Knowing Feng Shui will assist us to pick the suitable decorating for our house, therefore producing more harmony and wonderful rooms for relaxation and melody.
Feng shui secrets
In ancient times, Feng Shui examined nature, climate, light, stars, etc. Some of the greatest minds in history went so far as to forecast the speed of light and the likelihood of rain. This information was lost over time, and today just the “Kan Yu” portion remains.
There are now just a few Feng Shui practitioners that practice the art of analyzing the energy of a space by looking at the layout of rooms within a structure and their relationship to their immediate surroundings.
Feng Shui Doctrine
Feng Shui holds that a person’s house and workplace are mirrors of their character. The flow of energy (Chi) in a home is influenced by the placement and arrangement of various rooms (such as the bathroom, kitchen, and bedroom), doors, and windows, as well as the furniture itself. These influences can have an impact on a person’s health and well-being, mood, interpersonal relationships, and financial situation.
Feng Shui analyzes both space and time, it studies from the streets, buildings, mountains, rivers, the structure of the house or office, the position of a bathroom, kitchen, bedroom, etc. to the arrangement of furniture. There are two primary currents in feng shui: classical or traditional feng shui and Buddhist feng shui.
For example, Buddhist feng shui utilizes as treatments for Chi specific items such as mobiles, bells, statues, Buddhas, dragons, tigers, crystal balls, Chinese flutes, bamboos, stones, the color of a towel, bedding, curtain, material or shape of furniture, etc.. Classical feng shui practitioners, on the other hand, believe that these artifacts have no effect on “Chi” and are therefore outside the purview of Feng Shui.
For the Chinese, “First is fate and luck, then labor, and thirdly Feng Shui.” It’s obvious that our lives are shaped by a combination of fate, luck, and hard work, in addition to Feng Shui. Feng shui, rather than being a magic cure-all, is a way of looking at nature from a human perspective that helps us to coexist peacefully with it.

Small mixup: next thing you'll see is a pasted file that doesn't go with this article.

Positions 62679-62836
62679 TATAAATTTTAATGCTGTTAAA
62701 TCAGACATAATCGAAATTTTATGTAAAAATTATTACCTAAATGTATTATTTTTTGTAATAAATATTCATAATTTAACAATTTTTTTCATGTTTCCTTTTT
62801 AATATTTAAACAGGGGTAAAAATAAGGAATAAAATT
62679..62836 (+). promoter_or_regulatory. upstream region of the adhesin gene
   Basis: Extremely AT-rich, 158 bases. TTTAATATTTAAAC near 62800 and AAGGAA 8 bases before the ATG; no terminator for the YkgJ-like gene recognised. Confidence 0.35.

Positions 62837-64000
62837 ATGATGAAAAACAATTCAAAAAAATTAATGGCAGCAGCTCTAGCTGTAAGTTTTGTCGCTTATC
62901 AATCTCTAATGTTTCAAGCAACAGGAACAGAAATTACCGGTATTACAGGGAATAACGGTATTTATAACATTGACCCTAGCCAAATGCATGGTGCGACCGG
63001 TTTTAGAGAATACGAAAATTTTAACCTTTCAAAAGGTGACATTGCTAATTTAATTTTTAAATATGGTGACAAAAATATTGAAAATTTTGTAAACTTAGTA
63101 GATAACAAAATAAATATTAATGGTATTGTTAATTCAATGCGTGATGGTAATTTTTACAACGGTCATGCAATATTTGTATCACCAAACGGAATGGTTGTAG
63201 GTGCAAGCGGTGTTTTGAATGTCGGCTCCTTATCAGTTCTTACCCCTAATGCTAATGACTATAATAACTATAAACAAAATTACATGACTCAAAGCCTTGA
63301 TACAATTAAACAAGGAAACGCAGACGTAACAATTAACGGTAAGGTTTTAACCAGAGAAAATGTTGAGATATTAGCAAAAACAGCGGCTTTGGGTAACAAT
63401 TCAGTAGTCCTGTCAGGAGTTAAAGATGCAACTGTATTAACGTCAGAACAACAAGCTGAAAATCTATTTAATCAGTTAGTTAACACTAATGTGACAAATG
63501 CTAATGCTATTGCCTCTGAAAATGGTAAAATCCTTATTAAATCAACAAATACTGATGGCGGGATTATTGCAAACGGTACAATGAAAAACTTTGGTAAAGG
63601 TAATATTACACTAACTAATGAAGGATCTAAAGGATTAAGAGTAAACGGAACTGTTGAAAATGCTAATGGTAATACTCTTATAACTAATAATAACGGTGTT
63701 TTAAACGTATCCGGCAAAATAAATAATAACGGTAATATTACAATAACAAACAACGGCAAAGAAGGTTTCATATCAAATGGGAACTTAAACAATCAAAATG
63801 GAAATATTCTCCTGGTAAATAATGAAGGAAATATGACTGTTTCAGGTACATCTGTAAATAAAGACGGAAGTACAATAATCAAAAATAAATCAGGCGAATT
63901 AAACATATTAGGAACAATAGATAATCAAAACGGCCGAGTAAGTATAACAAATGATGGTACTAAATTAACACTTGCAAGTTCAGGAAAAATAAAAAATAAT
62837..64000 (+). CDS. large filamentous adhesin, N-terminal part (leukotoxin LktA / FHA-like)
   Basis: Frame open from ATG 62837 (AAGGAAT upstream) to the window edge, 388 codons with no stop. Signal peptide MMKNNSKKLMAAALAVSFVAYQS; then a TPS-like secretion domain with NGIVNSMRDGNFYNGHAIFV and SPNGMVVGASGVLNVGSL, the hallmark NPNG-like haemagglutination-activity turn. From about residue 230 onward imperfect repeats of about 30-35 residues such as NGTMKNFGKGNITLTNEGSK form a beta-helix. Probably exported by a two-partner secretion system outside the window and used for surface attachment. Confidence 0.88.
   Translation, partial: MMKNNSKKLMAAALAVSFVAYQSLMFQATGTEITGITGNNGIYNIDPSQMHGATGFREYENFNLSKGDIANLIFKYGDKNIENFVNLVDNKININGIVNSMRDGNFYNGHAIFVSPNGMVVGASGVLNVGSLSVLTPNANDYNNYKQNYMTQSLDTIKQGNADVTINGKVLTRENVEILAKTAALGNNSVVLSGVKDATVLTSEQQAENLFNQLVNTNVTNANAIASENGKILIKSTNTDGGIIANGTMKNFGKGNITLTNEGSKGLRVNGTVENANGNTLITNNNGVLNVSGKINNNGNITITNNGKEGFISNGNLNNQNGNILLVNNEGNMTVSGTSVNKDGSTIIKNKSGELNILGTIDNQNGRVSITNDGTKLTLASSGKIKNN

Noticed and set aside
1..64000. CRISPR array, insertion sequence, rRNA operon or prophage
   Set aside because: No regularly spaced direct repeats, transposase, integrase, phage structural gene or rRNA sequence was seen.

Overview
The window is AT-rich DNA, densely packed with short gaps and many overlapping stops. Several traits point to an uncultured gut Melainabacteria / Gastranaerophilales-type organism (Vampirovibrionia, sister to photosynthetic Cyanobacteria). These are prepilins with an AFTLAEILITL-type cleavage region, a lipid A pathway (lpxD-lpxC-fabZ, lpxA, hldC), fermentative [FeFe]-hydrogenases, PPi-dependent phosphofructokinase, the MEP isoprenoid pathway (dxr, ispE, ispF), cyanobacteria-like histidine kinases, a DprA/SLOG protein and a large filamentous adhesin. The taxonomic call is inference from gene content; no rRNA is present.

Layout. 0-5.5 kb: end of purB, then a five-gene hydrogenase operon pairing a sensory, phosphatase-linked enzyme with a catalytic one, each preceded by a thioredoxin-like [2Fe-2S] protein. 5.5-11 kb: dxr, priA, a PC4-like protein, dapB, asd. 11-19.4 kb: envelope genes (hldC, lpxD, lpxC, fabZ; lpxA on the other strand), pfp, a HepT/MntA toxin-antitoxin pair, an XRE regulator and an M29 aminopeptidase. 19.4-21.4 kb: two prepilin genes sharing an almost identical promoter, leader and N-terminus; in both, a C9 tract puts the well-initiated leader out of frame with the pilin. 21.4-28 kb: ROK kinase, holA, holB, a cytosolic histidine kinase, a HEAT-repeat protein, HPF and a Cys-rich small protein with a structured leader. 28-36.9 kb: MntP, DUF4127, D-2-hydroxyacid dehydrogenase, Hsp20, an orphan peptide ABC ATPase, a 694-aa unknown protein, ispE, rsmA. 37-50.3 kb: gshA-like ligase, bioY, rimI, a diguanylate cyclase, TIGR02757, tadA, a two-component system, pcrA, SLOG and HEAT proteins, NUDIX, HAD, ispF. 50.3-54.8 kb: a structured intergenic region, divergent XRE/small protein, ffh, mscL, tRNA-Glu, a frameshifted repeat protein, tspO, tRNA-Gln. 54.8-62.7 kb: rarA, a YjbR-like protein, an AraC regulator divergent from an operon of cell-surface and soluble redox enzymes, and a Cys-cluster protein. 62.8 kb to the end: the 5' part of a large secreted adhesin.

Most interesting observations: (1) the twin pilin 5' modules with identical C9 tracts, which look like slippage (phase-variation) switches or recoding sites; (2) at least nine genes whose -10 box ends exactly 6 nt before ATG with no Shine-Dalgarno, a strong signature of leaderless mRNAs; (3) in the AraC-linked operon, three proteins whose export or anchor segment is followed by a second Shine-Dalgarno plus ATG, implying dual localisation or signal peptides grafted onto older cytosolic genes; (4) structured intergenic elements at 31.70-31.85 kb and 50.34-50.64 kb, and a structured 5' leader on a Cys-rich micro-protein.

Qui or Chi
Feng Shui is an age-old Chinese art of spatial arrangement that emphasizes harmony with one’s immediate surroundings, particularly the flow of air and water. Architecture, geography, philosophy, mathematics, and aesthetics are all part of the Feng Shui belief system.
The record dates back to the Jin or Qi Dynasty from a funeral book authored by Gou Pu, which indicates that Qi or Chi energy disperses as it travels via the wind and ends up meeting water.
It would be ideal if this “flow” of energy ended up in the water that houses our bodies, since this would ensure that the energy remains inside us and contribute to our overall well-being. Or as the Chinese believe: “Good luck and better fate”.
Everything that contributes to the daily balance of nature in our lives will be lost if that energy is left to stagnate in the bathroom, kitchen, toilet, pond, or fish tanks. It will even deplete some of the natural energy that we receive from our bodies.
In addition to the above, the World Trade Center in New York, the Guggenheim Museum in New York City, the British Telecom building in London, the Virgin office building in London, the Zhong Hedian in Beijing’s Gugong or Forbidden City, and the banks of Hong Kong and Shanghai were all designed using Feng Shui principles.
Bagua or Pa Kua
Feng Shui, like other Chinese disciplines, has its foundation in the I Ching. And the I Ching has its origin in the Pa Kua. The eight Kuas (Pa meaning eight) that make up the Pa Kua are known as Chien, Tuei, Li, Zhen, Kun, Ken, Kan, and Shiun in Chinese. Each Kua signifies an orientation, a part of nature, a part of our body, a member of the family.